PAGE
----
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Library Review, vol. 15 no. 3
Type: Research Article
ISSN: 0024-2535

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Article
Publication date: 1 August 1950

THE centenary celebration is that of the apparently prosaic public library acts ; it is not the centenary of libraries which are as old as civilization. That is a…

Abstract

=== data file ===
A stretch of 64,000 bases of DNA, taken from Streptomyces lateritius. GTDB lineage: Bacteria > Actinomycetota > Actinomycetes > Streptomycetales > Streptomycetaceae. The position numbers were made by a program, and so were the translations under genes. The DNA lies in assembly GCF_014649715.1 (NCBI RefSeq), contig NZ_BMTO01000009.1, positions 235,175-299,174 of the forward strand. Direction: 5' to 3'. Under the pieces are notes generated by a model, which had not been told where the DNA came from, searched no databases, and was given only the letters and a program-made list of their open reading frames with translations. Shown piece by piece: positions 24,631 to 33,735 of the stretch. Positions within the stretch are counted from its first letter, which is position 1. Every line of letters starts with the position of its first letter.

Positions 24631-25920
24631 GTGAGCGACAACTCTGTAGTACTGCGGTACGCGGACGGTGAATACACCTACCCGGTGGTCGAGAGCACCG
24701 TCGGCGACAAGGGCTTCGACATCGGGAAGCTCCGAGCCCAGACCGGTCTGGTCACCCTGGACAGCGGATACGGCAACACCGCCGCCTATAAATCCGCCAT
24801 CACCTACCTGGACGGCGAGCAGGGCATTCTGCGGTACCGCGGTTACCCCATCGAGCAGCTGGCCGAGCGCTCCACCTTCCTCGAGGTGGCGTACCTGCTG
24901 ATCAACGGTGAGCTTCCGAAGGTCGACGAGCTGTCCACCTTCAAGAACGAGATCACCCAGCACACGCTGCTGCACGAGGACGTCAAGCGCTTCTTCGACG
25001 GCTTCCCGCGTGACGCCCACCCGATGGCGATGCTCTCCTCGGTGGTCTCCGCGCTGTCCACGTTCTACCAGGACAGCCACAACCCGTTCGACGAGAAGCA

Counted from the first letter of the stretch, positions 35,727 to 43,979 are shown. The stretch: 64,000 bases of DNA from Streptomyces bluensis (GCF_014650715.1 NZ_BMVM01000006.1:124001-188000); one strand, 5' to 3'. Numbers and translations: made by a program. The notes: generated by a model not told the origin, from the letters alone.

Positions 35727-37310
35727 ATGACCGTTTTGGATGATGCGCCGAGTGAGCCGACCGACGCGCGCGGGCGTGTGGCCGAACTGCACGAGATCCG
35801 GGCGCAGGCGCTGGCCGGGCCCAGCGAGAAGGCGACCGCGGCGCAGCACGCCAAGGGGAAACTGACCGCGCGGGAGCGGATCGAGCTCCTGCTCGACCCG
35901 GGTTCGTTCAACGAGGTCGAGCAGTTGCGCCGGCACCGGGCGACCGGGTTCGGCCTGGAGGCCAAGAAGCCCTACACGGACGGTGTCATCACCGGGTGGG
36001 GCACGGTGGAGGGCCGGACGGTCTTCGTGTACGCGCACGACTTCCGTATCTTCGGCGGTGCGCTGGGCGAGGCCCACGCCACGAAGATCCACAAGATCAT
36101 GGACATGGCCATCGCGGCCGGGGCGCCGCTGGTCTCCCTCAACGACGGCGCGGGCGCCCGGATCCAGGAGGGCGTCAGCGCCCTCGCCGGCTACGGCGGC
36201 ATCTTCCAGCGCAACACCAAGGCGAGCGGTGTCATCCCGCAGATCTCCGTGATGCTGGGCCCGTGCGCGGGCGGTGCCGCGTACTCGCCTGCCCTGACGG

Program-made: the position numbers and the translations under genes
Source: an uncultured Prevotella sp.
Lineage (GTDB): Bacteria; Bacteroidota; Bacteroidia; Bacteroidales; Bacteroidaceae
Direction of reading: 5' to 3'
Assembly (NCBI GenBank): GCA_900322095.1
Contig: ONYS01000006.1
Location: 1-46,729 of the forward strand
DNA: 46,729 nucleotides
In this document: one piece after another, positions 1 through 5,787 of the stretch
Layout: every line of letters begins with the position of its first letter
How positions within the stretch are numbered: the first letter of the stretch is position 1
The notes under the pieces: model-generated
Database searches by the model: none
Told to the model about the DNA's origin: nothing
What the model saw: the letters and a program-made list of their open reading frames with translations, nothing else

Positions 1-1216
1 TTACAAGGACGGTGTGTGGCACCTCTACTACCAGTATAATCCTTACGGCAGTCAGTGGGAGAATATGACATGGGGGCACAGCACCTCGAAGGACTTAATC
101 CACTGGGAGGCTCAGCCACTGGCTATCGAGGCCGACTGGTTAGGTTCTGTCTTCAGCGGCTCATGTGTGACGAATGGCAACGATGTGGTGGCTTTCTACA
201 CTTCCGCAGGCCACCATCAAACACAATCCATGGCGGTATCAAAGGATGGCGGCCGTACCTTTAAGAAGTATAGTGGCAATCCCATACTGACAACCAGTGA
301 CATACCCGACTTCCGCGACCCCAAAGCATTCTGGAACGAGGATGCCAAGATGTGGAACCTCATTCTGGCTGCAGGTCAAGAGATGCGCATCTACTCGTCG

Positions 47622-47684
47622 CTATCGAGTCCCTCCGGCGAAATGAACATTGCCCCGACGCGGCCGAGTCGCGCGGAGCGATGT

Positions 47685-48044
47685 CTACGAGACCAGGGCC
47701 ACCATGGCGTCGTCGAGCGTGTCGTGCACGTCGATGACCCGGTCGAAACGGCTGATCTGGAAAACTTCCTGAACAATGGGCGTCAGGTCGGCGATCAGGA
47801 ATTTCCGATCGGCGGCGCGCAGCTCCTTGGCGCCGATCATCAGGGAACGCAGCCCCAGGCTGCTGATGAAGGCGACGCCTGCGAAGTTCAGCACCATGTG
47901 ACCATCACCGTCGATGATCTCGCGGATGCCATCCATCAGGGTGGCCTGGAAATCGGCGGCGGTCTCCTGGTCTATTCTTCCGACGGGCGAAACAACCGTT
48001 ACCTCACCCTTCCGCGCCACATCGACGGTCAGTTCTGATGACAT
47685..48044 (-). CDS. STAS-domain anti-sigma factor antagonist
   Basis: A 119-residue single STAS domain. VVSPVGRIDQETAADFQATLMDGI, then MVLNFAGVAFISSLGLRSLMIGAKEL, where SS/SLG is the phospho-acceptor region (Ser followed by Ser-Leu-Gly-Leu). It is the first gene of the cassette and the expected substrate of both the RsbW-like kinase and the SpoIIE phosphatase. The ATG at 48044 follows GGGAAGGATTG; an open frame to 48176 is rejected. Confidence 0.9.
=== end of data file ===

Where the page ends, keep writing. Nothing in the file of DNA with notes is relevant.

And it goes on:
THE centenary celebration is that of the apparently prosaic public library acts ; it is not the centenary of libraries which are as old as civilization. That is a circumstance which some may have overlooked in their pride and enthusiasm for the public library. But no real librarian of any type will fail to rejoice in the progress to which the celebration is witness. For that has been immense. We are to have a centenary history of the Public Library Movement—that is not its title—from the Library Association. We do not know if it will be available in London this month; we fear it will not. We do know its author, Mr. W. A. Munford, has spent many months in research for it and that he is a writer with a lucid and individual Style. We contemplate his task with a certain nervousness. Could anyone less than a Carlyle impart into the dry bones of municipal library history that Strew these hundred years, the bones by the wayside that mark out the way, the breath of the spirit that will make them live ? For even Edward Edwards, whose name should be much in the minds and perhaps on the lips of library lovers this month, could scarcely have foreseen the contemporary position ; nor perhaps could Carlyle who asked before our genesis why there should not be in every county town a county library as well as a county gaol. How remote the days when such a question was cogent seem to be now! It behoves us, indeed it honours us, to recall the work of Edwards, of Ewart, Brotherton, Thomas Greenwood, Nicholson, Peter Cowell, Crestadoro, Francis Barrett, Thomas Lyster, J. Y. M. MacAlister, James Duff Brown and, in a later day without mentioning the living, John Ballinger, Ernest A. Baker, L. Stanley Jast, and Potter Briscoe—the list is long. All served the movement we celebrate and all faced a community which had to be convinced. It still has, of course, but our people do now allow libraries a place, more or less respected, in the life of the people. Librarians no longer face the corpse‐cold incredulity of the so‐called educated classes, the indifference of the masses and the actively vicious hostility of local legislators. Except the illuminated few that existed. These were the men who had the faith that an informed people was a happier, more efficient one and that books in widest commonalty spread were the best means of producing such a people. These, with a succession of believing, enduring librarians, persisted in their Struggle with cynic and opponent and brought about the system and the technique we use, modified of course and extended to meet a changing world, but essentially the same. Three names we may especially honour this September, Edward Edwards, who was the sower of the seed; MacAlister, who gained us our Royal Charter ; and John Ballinger, who was the person who most influenced the introduction of the liberating Libraries Act of 1919.